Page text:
“Looks like it’s still seventeen, Liz, like last December’s—Have you lost any weight?” asked Cayce the nurse practitioner from hospice as she removed the tape measure from my upper arm and slipped it into her bag. Her soft brown eyes opened onto her compassion like suns warming ocean currents, her face masked, her blue uniform pressed. She had already checked my vital signs and troubling symptoms.

“No, I don’t think so, and my clothes still fit—even though loose. Since it got cold, I only wear turtlenecks, sweaters, and sweat pants.” Over the years, my sister-in-law’s Christmas sweaters still afford me a daily change of color that brighten my day; others, as well, at times.

“That color—royal blue—sure looks good on you, Liz, with your silver-white hair. Must keep you warm.” I nodded, then she added, “But I see your breathing’s more difficult—looks like your concentrator’s set on three now,” she said stooping over to check the monitor. Never could I have guessed that I’d be so dependent on oxygen, recommended by my pulmonologist since 2013: then, it was nightly, at one liter per minute.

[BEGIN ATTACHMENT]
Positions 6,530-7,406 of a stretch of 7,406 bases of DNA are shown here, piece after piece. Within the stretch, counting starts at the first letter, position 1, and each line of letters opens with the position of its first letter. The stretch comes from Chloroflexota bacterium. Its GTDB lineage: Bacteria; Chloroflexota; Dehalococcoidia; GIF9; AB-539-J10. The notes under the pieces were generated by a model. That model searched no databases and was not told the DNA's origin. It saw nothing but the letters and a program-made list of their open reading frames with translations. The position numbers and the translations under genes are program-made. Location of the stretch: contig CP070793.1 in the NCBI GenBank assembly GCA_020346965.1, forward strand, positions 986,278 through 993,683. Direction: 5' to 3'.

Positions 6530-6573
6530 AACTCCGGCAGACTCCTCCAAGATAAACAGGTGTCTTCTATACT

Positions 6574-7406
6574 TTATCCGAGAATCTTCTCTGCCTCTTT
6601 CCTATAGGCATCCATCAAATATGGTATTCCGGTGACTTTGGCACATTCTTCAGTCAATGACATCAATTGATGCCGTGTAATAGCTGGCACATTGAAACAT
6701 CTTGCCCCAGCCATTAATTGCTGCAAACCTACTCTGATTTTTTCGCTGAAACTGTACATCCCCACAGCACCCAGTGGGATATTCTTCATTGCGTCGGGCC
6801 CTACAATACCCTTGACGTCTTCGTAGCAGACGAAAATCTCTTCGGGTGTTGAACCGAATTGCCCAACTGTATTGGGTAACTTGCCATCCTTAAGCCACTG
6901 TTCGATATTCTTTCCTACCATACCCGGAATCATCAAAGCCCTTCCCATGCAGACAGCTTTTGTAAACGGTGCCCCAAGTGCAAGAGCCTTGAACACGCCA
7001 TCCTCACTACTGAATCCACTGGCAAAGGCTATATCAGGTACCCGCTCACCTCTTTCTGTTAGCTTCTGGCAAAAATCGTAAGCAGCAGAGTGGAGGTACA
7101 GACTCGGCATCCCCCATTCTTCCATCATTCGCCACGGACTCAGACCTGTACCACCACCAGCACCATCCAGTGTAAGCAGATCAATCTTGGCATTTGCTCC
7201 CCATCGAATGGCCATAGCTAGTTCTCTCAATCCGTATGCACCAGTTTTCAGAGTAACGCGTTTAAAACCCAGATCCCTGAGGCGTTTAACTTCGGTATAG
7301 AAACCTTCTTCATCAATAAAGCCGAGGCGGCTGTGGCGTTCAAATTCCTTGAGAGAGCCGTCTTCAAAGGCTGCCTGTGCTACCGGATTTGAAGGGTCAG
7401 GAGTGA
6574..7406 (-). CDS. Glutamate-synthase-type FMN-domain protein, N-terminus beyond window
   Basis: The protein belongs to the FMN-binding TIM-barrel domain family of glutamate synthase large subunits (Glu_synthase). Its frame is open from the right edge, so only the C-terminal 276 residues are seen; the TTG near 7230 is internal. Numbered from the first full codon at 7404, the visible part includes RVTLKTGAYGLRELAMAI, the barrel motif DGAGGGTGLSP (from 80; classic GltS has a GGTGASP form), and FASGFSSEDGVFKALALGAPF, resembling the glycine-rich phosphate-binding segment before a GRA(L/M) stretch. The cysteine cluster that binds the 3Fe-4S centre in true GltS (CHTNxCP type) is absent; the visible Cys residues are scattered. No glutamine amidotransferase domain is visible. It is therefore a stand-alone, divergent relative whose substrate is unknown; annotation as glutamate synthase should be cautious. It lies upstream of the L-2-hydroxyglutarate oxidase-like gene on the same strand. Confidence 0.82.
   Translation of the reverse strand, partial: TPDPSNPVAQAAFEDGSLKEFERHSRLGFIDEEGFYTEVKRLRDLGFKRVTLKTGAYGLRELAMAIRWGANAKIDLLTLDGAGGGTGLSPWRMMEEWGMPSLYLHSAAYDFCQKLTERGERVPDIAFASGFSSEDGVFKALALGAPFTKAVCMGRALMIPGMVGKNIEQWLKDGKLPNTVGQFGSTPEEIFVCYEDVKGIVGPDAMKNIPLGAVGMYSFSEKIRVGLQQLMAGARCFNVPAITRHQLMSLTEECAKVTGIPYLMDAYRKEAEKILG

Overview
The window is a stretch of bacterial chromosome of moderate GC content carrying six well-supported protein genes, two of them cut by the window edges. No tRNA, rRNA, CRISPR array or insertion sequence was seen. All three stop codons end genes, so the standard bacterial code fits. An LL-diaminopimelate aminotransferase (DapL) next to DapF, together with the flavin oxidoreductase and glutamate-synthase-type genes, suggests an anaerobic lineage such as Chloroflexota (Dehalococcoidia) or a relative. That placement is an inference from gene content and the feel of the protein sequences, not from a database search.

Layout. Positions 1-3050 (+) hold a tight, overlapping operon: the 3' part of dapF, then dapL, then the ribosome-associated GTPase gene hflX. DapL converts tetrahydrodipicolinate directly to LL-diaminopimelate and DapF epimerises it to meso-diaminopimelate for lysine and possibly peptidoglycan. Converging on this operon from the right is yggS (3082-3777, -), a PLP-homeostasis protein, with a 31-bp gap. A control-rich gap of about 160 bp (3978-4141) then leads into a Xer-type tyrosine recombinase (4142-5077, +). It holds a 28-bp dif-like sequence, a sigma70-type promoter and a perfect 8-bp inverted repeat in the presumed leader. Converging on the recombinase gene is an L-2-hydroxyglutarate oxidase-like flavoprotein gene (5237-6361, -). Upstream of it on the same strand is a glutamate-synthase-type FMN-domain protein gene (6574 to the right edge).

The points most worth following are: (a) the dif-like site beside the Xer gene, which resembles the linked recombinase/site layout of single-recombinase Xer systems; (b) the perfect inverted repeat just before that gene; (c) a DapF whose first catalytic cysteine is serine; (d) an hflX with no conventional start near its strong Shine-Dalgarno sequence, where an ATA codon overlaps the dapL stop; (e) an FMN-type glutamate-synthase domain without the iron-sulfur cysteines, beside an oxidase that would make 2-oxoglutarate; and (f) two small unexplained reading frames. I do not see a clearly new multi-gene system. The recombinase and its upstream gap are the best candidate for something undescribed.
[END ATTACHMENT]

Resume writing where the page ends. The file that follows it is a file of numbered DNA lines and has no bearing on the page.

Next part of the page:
“The change is subtle, but constant. Each day is different, bit I still adhere to my usual routine. Exercise is critical, but with the help of Chronic Pain Anonymous I’m learning to gentle myself. Sometimes, I only do half my routine and let the others go.” From behind Cayce, the snow’s brilliance shone through the windows of the French door, brightening my dining room.

“Well, you still qualify for hospice, Liz. You’re doing very well with all of this. Be sure and let us know if you’ve questions or need anything,” she said, collecting her equipment. “We’re here for you.”